We note that here we have assumed no differences in the recoverability rate of individuals (i.e. delta is constant). Next, we express (7) in matrix form as:
where M = [m_{ij}], m_{ij} = β_{i}a_{ij} + Δ_{ij}(1 − δ) and Δ_{ij} is the Kronecker delta. Thus, one gets that the state with no disease is asymptotically stable if the largest eigenvalue of M, λ_{1,M} < 1.
We note that when the origin is asymptotically stable, it is also globally stable, since
where the second inequality follows directly from the Weierstrass product inequality. Using this, we see that the system satisfies the inequality
Thus, when λ_{1,M} < 1, the infection will die out exponentially fast with a rate determined by λ_{1,M}.
Solutions with incomplete information
The connection between the largest eigenvalue of M (λ_{1,M}) and the epidemic threshold represents a solution of the system that has little practical use in absence of complete information about the network topology and the susceptibility of individuals. For the model to be of practical use we need to estimate λ_{1,M} when there is incomplete information about the topology of the network and/or the distributions of susceptibility probabilities of individuals. First, we note that the matrix M = R + (1 − δ)I where R = [r_{ij}], r_{ij} = β_{i}a_{ij} and I is the identity matrix. Therefore, we can define the threshold at which epidemics begin to spread through the largest eigenvalue of R and generalize R_{0} in equation (4) to:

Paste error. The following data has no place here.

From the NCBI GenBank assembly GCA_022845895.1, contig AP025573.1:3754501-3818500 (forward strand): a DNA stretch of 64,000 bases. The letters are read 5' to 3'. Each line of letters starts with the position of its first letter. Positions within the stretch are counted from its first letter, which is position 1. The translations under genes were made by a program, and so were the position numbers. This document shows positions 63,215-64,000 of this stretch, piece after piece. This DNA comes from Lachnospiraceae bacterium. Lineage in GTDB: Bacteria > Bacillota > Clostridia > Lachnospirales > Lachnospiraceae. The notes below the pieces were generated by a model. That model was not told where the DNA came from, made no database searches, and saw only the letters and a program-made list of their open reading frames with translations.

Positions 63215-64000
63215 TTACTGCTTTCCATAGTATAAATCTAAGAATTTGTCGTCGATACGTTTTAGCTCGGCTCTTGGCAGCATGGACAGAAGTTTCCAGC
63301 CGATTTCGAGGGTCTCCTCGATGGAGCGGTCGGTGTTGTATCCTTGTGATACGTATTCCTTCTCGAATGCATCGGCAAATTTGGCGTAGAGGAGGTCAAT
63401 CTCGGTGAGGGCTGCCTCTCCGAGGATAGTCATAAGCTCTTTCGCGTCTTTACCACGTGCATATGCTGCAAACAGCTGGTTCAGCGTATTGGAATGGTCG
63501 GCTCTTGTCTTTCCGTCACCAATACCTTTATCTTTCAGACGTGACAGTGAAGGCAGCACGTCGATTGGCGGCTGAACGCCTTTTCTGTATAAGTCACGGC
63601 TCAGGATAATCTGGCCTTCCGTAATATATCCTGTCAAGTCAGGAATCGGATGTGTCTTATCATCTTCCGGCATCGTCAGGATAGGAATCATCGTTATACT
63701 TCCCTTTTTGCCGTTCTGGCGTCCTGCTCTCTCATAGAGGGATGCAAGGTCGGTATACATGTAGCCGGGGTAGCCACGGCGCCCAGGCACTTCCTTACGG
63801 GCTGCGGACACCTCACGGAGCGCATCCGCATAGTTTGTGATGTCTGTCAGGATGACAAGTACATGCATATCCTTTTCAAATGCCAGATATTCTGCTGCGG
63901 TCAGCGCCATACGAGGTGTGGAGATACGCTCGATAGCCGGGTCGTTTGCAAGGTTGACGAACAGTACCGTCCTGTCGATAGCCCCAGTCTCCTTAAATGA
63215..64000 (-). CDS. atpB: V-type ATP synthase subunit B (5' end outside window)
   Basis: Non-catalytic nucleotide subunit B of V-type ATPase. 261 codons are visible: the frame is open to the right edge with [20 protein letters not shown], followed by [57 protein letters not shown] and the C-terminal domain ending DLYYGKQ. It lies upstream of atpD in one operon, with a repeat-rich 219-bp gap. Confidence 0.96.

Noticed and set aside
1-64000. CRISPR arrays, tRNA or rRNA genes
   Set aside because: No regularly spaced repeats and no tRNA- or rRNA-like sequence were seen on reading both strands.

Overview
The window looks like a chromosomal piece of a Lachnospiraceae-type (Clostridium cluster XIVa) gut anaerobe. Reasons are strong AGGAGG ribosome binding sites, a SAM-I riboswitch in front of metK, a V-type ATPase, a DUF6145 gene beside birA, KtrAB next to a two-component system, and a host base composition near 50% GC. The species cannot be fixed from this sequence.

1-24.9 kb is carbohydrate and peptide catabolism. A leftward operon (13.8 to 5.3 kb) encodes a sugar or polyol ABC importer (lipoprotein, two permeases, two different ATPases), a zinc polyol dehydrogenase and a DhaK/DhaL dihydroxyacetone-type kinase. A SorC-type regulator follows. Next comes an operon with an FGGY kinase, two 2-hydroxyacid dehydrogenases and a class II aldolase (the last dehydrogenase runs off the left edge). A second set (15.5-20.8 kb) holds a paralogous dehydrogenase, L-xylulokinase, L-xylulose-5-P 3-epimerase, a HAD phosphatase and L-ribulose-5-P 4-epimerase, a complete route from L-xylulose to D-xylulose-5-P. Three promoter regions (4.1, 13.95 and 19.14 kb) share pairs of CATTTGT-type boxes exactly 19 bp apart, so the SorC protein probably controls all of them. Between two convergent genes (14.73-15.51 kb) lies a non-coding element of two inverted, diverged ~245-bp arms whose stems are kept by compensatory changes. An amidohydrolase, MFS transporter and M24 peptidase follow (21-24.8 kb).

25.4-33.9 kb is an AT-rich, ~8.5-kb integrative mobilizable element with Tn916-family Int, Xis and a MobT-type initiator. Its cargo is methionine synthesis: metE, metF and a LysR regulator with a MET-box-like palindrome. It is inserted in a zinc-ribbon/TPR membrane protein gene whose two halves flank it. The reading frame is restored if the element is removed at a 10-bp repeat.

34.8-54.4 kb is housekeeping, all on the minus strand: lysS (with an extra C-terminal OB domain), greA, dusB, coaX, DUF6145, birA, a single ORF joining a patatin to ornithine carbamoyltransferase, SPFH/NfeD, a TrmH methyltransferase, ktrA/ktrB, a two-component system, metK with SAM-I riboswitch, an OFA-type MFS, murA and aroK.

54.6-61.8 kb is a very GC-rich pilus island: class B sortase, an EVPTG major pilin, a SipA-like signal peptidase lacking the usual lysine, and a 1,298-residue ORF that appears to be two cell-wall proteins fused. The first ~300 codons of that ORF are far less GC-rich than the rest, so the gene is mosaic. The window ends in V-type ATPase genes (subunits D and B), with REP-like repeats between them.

To estimate λ_{1,R} when there is incomplete information about the system, we assume that r_{ij} is a random variable following an arbitrary distribution and use a meanfield approximation r_{ij} ≈ 〈r_{ij}〉 where 〈r_{ij}〉 is the expected value of r_{ij} over all possible network realizations. In a network where the susceptibility β_{i} is assigned independently of the topology, we have that 〈r_{ij}a_{ij}〉 = 〈βa_{ij}〉 a_{ij} = 〈β〉 a_{ij} where 〈xy〉 is the expected value of x given y. Then we obtain the basic reproductive number